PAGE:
Appeals Court to Review Rajat Gupta's 2012 Insider Trading Conviction


Rajat Gupta, a former director of Goldman Sachs Group Inc and global managing director of McKinsey & Co, has persuaded a federal appeals court to take a fresh look at overturning his 2012 insider trading conviction.

In an order on Thursday, the 2nd U.S. Circuit Court of Appeals in New York said it will review Gupta's conviction for having passed tips to hedge fund manager Raj Rajaratnam about Goldman's financial results and a crucial $5 billion investment from Warren Buffett's Berkshire Hathaway Inc.

The appeals court said it will examine whether jurors received improper instructions, and whether Gupta could demonstrate "actual innocence." It had most recently rejected Gupta's appeal efforts in December.

"We are pleased with the court's ruling, and believe we have meritorious issues to present," Gupta's lawyer Gary Naftalis said in a phone interview.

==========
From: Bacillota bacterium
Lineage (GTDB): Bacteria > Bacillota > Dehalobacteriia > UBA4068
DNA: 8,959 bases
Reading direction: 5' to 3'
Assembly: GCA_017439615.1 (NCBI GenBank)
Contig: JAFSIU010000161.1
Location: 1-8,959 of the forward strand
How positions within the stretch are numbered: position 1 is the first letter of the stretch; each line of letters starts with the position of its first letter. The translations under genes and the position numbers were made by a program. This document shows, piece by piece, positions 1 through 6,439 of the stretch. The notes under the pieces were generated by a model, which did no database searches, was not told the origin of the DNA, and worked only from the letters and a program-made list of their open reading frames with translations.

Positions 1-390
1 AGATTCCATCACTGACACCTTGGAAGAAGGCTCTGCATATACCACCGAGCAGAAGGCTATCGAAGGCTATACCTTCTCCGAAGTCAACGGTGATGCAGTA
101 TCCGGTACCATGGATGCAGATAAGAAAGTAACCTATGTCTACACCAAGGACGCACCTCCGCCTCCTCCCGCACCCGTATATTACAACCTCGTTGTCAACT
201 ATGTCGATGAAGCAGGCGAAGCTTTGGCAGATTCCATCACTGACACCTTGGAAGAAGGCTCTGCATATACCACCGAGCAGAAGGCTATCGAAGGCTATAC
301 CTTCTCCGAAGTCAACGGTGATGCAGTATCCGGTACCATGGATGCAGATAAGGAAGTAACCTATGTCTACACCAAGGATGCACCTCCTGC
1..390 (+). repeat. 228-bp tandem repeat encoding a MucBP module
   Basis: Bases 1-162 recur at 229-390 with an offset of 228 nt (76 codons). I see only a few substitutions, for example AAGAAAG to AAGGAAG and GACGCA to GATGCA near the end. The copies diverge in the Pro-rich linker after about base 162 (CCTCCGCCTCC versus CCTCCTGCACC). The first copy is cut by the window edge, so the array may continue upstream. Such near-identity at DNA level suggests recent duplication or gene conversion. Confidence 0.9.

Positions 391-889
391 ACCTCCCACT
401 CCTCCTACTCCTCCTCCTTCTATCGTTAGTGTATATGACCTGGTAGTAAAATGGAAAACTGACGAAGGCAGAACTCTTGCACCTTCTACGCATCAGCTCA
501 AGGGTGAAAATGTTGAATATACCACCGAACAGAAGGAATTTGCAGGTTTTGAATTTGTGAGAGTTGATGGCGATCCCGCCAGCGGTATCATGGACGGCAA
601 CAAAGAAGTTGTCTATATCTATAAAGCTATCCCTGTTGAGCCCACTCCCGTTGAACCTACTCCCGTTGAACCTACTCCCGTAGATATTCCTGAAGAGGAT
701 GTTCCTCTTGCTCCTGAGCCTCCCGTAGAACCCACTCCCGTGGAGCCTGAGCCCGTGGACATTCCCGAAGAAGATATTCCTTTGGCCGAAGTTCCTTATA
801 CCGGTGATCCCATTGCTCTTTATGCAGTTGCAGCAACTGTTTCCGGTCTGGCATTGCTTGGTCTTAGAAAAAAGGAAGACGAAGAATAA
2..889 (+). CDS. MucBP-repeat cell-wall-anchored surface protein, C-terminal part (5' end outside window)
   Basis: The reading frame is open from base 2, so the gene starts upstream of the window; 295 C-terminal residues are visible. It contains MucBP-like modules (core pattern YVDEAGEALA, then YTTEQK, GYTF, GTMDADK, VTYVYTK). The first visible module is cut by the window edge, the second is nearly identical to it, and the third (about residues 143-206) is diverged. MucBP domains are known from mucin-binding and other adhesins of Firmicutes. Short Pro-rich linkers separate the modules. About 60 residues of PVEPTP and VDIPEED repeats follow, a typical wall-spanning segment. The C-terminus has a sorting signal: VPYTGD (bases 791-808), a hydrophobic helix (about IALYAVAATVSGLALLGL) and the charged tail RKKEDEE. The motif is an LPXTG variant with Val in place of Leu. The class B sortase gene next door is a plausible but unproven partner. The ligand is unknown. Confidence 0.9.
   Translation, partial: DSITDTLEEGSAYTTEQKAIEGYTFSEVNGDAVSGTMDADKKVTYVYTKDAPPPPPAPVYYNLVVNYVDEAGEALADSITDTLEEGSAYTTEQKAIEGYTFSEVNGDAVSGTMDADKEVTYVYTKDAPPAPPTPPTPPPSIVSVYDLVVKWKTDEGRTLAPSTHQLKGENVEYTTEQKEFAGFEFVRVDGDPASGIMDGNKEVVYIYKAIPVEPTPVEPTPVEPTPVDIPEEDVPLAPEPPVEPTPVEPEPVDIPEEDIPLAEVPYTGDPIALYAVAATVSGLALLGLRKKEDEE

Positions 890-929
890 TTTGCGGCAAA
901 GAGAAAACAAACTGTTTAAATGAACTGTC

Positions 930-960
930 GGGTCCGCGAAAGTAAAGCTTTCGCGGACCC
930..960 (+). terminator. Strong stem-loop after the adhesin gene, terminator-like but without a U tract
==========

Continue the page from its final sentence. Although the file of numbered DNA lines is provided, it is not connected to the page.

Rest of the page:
Gupta, 67, remains the highest-profile corporate executive convicted in a federal crackdown on insider trading, centered on hedge fund firms including Rajaratnam's Galleon Group.

But several defendants have won reversals of their convictions and guilty pleas since the New York appeals court in December 2014 said insider trading required knowledge of a meaningful "personal benefit" such as money being exchanged for tips.

The U.S. Supreme Court is expected in a different case to decide the appropriate standard by the end of June.

Evidence against Gupta included a Sept. 23, 2008 phone call in which Rajaratnam told a trader that "something good might happen to Goldman."

A few minutes later, Goldman announced a $5 billion investment from Berkshire. Prosecutors said a tip from Gupta prompted Rajaratnam's comment.

Gupta spent more than 1-1/2 years of his two-year sentence in federal prison, but was moved to home confinement last month.

He is eligible for release on March 13, according to the Federal Bureau of Prisons.

Rajaratnam is trying to void part of his own conviction and 11-year prison term, and throw out a $92.8 million penalty in a related U.S. Securities and Exchange Commission civil case.

The case is Gupta v. U.S., 2nd U.S. Circuit Court of Appeals, No. 15-2707. (Reporting by Jonathan Stempel in New York; Editing by Phil Berlowitz)